Back in 2009, we were able to take a First Look at Traitor Cycles' Crusade Cyclocross bike at Interbike. The company, headquartered out of Ferndale, Washington, proudly displayed a Columbus Maxlight steel frame and a carbon fork, with a full build that weighed in at 17.5 pounds, descent for a steel singlespeed cyclocross bike. The real surprise, however, came with the price tag, with the frames and forks going for between $600 to $800 dollars depending on options.

Five years later, we caught back up with Traitor Cycles at 2014 Interbike, and it was displaying its 2015 minty green, steel frame and fork models, which were priced between $549 and $599, with full geared builds starting at $1,399. Soon after, we were able to test out our own singlespeed model on the cyclocross course to see how this value-oriented build stood up.

The Traitor Cycle’s Crusade Cyclocross Bike. © Lee Slone / Cyclocross Magazine The Traitor Cycles' Crusade Cyclocross Bike. © Lee Slone / Cyclocross Magazine

The two words that best describe the Traitor Cycles Crusade are "versatile and practical." Need a rig to tackle a variety of cyclocross courses? Looking to peek your head into singlespeed cyclocross racing but don't want to buy a specific bike? Need something that will stand up to harsh-weather, salted road commutes? The Crusade has all of these features covered.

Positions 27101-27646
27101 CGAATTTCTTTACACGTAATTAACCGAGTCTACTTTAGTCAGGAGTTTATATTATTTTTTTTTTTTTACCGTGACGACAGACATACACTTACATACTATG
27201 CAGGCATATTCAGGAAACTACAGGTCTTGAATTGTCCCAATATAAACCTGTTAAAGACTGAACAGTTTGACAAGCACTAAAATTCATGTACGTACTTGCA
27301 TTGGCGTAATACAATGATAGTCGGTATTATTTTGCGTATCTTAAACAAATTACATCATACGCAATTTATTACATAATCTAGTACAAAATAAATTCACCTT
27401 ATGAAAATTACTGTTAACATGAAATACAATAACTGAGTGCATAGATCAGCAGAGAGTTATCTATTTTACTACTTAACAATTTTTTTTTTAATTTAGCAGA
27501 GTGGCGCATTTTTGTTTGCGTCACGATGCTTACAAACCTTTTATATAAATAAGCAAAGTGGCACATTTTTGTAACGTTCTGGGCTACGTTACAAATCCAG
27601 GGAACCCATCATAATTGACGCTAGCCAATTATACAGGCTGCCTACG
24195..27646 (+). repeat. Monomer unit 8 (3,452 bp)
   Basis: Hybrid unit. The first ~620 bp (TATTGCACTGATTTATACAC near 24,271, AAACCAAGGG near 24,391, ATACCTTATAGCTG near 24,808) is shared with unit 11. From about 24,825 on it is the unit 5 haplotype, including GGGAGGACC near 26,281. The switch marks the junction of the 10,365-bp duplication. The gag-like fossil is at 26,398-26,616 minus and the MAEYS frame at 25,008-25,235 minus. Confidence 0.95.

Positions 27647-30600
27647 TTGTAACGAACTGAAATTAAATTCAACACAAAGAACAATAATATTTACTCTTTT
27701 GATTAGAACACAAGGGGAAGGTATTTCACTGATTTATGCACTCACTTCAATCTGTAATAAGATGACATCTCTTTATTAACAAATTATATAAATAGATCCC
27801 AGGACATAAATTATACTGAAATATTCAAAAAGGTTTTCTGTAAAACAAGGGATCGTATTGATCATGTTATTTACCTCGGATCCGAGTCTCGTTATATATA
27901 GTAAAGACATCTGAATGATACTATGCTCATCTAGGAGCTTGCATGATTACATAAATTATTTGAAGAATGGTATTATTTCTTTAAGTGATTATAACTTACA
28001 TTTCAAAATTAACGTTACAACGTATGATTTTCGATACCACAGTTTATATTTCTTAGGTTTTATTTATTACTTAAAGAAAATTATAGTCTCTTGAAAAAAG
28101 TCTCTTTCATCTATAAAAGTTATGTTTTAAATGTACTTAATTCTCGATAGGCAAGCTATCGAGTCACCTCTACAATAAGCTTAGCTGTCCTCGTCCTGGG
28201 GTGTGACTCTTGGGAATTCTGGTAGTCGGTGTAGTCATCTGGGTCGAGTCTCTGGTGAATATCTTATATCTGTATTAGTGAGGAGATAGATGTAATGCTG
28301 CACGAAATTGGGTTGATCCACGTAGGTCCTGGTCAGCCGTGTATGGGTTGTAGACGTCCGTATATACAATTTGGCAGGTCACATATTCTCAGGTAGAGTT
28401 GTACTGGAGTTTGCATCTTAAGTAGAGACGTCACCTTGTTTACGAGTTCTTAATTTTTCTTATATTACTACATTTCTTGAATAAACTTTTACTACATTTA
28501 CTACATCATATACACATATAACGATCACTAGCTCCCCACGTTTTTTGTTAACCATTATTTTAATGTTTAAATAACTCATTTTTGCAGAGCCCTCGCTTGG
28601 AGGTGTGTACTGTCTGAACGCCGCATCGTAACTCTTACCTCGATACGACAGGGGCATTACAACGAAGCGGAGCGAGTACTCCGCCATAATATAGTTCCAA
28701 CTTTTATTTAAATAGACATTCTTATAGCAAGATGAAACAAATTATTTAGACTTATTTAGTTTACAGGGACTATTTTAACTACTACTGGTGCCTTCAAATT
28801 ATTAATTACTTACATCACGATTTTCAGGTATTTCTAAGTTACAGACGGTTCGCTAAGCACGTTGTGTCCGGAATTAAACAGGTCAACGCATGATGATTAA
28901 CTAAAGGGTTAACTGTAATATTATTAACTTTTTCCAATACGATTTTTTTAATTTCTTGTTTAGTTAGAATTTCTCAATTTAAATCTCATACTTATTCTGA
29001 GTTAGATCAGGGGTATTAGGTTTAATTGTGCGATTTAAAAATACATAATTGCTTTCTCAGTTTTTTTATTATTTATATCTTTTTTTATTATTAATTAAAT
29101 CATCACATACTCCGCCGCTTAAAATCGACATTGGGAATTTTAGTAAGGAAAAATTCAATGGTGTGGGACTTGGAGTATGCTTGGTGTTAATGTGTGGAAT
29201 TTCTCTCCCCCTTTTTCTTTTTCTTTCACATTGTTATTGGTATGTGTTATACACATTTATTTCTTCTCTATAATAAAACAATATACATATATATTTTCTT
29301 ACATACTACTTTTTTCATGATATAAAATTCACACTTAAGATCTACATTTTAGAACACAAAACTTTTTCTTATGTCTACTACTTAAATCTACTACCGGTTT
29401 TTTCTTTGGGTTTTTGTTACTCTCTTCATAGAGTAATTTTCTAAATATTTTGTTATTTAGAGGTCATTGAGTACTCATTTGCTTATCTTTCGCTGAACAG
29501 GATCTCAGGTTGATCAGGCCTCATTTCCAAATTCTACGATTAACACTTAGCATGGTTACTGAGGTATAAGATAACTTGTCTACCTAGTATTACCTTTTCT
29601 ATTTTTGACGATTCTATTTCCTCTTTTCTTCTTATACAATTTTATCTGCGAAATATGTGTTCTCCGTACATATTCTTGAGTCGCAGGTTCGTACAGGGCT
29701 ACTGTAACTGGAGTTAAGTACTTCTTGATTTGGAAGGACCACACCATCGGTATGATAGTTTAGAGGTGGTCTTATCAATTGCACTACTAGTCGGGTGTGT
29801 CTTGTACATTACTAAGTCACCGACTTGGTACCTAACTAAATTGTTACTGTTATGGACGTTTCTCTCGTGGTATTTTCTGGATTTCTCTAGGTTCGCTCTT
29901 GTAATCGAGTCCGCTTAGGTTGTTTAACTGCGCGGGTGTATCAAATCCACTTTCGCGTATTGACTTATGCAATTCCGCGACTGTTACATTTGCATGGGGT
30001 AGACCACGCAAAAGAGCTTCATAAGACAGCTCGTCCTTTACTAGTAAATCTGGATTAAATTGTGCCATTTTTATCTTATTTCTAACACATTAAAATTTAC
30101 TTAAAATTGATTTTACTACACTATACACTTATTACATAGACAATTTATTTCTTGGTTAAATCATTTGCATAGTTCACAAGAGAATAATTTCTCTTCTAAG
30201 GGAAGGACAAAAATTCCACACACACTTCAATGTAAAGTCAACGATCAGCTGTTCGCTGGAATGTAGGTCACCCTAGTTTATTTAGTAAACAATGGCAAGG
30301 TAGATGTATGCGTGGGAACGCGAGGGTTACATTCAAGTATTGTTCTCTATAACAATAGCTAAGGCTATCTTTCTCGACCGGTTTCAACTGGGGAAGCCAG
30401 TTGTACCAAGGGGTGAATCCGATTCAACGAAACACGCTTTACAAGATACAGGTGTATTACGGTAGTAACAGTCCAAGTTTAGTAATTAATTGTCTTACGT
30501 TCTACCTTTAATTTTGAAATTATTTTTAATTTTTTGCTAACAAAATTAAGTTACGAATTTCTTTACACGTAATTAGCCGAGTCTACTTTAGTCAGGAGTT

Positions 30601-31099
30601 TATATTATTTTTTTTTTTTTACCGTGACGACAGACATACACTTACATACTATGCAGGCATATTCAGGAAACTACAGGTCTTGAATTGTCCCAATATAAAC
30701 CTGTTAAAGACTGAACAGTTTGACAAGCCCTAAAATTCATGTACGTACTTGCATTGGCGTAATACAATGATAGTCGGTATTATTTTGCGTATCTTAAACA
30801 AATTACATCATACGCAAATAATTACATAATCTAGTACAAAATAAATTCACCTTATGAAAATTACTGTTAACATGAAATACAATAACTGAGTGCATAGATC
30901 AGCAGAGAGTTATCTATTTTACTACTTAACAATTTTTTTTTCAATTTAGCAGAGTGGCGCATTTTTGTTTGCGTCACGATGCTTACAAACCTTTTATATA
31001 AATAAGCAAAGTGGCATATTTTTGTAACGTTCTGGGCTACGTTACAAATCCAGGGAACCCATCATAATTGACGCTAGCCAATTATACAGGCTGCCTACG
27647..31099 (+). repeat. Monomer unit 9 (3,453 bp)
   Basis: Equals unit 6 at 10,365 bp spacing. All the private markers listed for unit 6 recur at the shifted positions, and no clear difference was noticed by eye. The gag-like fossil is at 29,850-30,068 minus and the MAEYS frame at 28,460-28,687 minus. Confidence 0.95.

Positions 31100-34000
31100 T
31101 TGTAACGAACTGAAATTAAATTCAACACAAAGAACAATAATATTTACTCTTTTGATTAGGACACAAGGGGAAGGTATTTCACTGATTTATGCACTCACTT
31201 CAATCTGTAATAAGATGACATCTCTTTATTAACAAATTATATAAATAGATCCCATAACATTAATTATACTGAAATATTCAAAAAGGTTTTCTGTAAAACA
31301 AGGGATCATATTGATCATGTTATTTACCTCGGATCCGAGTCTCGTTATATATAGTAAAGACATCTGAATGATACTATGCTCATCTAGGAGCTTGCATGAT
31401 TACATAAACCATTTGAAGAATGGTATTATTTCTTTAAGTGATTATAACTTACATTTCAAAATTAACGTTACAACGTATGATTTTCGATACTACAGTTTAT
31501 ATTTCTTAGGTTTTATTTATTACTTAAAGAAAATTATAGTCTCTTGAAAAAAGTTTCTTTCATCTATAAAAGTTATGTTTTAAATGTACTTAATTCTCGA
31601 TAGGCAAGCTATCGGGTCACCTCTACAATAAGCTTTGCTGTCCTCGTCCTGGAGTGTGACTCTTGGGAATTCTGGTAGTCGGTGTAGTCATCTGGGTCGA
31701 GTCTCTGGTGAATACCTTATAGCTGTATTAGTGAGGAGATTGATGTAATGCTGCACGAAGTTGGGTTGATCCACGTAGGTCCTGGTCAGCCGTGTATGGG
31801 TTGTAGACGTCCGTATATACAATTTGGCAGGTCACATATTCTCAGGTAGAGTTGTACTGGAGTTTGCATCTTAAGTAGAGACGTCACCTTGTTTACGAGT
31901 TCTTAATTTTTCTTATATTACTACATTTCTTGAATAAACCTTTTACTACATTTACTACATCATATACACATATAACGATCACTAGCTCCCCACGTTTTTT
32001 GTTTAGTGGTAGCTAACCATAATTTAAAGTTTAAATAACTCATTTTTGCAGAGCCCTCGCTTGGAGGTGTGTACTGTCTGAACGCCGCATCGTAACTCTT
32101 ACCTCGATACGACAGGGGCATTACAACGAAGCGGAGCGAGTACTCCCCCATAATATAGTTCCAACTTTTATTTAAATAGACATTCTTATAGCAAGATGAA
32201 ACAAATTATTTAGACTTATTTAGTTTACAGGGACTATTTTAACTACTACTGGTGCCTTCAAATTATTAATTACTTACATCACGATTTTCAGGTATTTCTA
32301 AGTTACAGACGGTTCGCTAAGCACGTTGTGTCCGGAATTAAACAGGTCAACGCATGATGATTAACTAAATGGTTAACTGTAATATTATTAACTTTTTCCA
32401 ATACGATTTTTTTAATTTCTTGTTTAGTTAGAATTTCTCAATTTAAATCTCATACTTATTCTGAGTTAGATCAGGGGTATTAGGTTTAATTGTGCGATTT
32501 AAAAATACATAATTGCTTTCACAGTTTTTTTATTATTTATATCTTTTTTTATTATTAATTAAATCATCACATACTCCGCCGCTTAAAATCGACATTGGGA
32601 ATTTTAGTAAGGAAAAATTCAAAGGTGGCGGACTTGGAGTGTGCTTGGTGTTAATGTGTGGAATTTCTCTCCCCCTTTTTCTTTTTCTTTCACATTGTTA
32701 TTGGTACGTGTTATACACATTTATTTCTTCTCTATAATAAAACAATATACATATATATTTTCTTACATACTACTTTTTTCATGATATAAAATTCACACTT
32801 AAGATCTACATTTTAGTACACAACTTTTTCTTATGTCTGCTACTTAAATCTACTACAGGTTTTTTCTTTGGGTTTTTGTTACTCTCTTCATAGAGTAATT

But the overall package isn't just the biggest selling point as Traitor Cycles hides some of the best features in the details. Between the 44mm head tube, the internal brake routing, the versatile dropouts and the gorgeous head badge, the frame design is made with as much care as you would expect from many hand-built bikes at a higher price-point. At races, we had a few people point these features out and tell us: "Wow, it looks hand-built!" (The Crusade technically is hand-built in Taiwan, but we knew what they meant.)

The versatile dropouts allow for tensioning a singlespeed chain as well as mounting a derailleur to the hanger, and the frame includes cable stops on the down tube just in case you want to add both front and rear derailleurs to the bike. This level of versatility could make noncommittal singlespeed cyclocrossers much more likely to buy it.

The steel fork doesn't beat you up like some of today's oversized carbon forks with tapered steerers, and the frame and fork has an overall aesthetic appeal: The steel Crusade looks retro but classy compared to those same oversized carbon frames.

Our biggest beef with the full build had to do with the FSA  seatpost, which should have been swapped for a two bolts (fore/aft) design for saddle security on remounts.

Small qualms aside though, we are impressed with how far Traitor Cycles' was able to go with a frame and fork offering for $599, so much so that we have awarded the bike in Issue 28 with the Editors' Award of the Best New Affordable Bike. You could even hit the season with a few entry fees left over from a $1k budget. Need tips? Be sure to look at our cheap bike project.

Be sure to keep checking back to our Readers’ and Editors’ Award Pages for day by day updates.

Use the slider below for more images and a full spec guide to the Traitor Cycles' Crusade. More Info: Issue 28 also has the Editors’ Awards and the Readers’ Choice awards, so be sure to order your backcopy today, which is also available on Uberflip, in the App Store on iTunes, and on Google Play for Android.

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The Traitor Cycle’s Crusade Cyclocross Bike. © Lee Slone / Cyclocross Magazine

The dropout allows for singlespeed and geared builds. © Lee Slone / Cyclocross Magazine

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